1. You affirmatively reject stats and then come back with an anecdote instead.

                      You’re not dealing with facts much in this case.

                    2. Don’t think I affirmatively rejected anything, but, you if you insist.
                      Statistics affirmatively establish that the grossly inept and biased 9th circuit should be reformed.

                2. If you go by cases accepted for review by SCOTUS, the ninth is only marginally above the national average (around 75%) and is the third highest across all the circuits.

                  Facts are good, MKE. So are feelings. Don’t mistake one for the other, though.

                  1. So, they should be proud of the dubious honor that 2 other circuits are even more inept then they are?

                    1. Your definition of inept is highly dubious.

  3. Ninth Circuit. Sure.

  4. The fact that an ideologically disparate group of judges have all ruled against the administration on most of the issues in the case suggests that there may be less disagreement on these issues in the judiciary than I expected.

    The fact that a judge was appointed by GW Bush does not establish “ideologically disparate”.
    Nor is this a classic federalism conflict.

    1. So there are no Trump judges or Obama judges, then?

    2. Actually, GW Bush heavily favored an amnesty.

  5. Unless the Progressive / Globalists (i.e., Somin et al) are as miseducated as they seem, they will not be happy until America becomes a sh-t hole country over which they can rule.

    1. I too am terrified that we will turn into the Netherlands or France rather than Myanmar. I suggest you register to vote in as many places as possible.

      1. Netherlands is vastly reducing both their immigration and refugee numbers…

        France is just an odd comparison, they have no problems at all lol.

    2. As is customary, Slack-Jaw Nation dislikes the libertarian perspective.

      Carry on, clingers.

  6. The 9th Circuit relying on the 10th Amendment for a ruling??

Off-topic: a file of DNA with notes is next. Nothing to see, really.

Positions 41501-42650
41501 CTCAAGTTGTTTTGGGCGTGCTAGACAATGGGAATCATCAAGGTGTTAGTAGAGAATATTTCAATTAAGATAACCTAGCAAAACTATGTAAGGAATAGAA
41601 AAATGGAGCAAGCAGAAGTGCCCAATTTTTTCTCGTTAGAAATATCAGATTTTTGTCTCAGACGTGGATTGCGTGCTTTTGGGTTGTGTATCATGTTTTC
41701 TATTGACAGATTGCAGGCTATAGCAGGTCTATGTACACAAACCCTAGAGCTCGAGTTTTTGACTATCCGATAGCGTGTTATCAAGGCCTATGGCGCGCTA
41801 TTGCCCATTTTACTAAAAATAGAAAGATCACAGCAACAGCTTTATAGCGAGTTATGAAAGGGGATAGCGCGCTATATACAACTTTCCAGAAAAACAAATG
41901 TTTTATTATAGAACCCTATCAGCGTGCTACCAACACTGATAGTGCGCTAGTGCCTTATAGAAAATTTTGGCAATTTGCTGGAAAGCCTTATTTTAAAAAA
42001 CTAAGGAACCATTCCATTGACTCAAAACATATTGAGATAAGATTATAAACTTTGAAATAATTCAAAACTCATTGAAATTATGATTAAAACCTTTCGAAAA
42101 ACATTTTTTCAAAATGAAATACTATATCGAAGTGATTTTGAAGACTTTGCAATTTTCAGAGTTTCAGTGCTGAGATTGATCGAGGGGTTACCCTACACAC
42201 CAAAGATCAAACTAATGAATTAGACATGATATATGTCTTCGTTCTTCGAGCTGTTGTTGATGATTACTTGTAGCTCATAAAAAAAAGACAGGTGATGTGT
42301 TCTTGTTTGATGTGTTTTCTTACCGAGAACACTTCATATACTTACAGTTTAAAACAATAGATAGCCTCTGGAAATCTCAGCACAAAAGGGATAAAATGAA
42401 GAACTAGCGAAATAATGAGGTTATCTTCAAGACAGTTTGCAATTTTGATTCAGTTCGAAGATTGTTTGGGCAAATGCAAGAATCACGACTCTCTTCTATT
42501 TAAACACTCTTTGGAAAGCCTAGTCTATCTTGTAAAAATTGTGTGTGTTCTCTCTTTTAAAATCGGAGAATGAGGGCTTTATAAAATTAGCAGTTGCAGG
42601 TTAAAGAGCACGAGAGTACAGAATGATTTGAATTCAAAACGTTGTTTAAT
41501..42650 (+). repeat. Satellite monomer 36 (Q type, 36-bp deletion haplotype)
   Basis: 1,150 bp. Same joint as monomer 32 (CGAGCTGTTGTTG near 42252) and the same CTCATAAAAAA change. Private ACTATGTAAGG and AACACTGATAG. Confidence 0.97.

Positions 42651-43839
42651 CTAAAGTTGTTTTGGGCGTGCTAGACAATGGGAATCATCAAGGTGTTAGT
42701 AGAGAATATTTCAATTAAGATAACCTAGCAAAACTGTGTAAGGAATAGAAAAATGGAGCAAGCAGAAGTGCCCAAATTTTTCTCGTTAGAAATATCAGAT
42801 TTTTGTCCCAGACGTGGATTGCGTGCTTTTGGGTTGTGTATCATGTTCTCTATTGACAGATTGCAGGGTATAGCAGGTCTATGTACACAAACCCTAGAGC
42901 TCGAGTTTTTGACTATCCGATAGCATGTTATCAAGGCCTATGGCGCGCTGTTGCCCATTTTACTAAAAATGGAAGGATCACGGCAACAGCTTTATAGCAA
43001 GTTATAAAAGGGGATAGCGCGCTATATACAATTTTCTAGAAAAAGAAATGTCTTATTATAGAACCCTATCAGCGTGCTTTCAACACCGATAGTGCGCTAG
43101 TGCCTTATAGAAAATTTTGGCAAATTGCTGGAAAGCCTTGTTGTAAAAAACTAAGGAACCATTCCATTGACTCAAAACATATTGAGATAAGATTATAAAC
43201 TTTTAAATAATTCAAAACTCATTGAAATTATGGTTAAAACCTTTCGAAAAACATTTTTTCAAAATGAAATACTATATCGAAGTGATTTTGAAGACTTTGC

That alone tells you how far they had to prostitute themselves to get to the predetermined outcome they desired.

    1. The return of the 9th Circuit is crazy liberal canard is proceding apace, I see.

        1. Yeah, the VC commentariat got off this story for a while when the stats shifted to make it manifestly untrue, but it seems it’s back.

  7. You are right, Mr. Somin – the implications go well beyond the specific context of immigration. And if California feels so strongly about “Federalism”, then it works both ways.

    Murder, for example, is a state crime – so the next time California asks the FBI for assistance in a murder investigation, the FBI can say “sorry, it’s not our job to help you enforce state law.”

    1. I mean, that’s not controversial, legally speaking; of course the FBI can say that.

      1. It was controversial when it involved federal dollars instead of agents.

  8. I’m curious how the state of California intends to enforce AB 103 (state inspections of federal immigration detention facilities) if the Federal Government disagrees.

    Federal immigration detention facilities are federal property, not subject to state laws. Federalism works both ways.

    1. This is a key point, and I agree with the court here: Per the Constitution, Congress has power…

      “To exercise exclusive Legislation in all Cases whatsoever, over such District (not exceeding ten Miles square) as may, by Cession of particular States, and the Acceptance of Congress, become the Seat of the Government of the United States, and to exercise like Authority over all Places purchased by the Consent of the Legislature of the State in which the Same shall be, for the Erection of Forts, Magazines, Arsenals, dock-Yards and other needful Buildings;-”

      You seem to have overlooked the bolded clause: Unless it gets that permission from the state legislature, the federal government is just an ordinary property owner, and the property is subject to state, not federal, jurisdiction.

  9. “Earlier today, the US Court of Appeals for the Ninth Circuit ruled against the Trump Administration”


  10. We are going to get to the point where an executive administration, acting lawfully, will simply have to ignore certain courts and judges. It’s really that simple. We’ve seen that there are enough federal judges ideologically opposed to Trump that virtually anything he ties to do in the execution of his duties can be stopped in court.